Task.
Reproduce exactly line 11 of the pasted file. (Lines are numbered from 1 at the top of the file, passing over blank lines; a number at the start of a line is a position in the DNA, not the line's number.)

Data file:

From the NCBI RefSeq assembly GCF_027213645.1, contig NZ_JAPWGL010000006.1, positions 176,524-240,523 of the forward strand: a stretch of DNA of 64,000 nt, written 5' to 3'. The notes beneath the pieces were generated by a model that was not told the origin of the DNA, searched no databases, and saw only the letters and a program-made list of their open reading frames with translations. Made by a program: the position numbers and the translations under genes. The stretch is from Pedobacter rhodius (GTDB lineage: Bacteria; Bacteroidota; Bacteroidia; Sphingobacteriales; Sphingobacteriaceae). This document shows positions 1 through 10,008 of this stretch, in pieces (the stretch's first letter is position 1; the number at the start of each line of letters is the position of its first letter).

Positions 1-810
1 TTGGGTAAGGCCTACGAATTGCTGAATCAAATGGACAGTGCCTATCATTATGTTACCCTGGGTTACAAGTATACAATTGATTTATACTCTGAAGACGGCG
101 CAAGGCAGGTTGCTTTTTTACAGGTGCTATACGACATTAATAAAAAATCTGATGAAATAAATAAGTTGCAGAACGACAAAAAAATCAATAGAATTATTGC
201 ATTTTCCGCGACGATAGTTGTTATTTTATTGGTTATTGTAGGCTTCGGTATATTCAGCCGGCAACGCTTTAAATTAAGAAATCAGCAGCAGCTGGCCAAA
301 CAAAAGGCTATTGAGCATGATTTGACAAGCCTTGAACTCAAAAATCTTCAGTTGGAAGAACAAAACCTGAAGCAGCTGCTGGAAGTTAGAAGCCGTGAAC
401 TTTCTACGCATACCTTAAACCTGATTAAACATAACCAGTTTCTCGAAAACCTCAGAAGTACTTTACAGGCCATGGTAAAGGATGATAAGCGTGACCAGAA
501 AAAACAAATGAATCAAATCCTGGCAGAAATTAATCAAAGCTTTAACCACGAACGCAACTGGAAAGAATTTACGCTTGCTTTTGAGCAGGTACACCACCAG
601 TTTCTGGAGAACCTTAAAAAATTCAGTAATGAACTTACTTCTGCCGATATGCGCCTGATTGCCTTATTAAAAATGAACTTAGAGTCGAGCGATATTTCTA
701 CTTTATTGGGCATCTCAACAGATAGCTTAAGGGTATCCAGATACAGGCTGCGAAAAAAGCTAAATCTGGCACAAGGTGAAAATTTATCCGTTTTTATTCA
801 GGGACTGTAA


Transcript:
801 GGGACTGTAA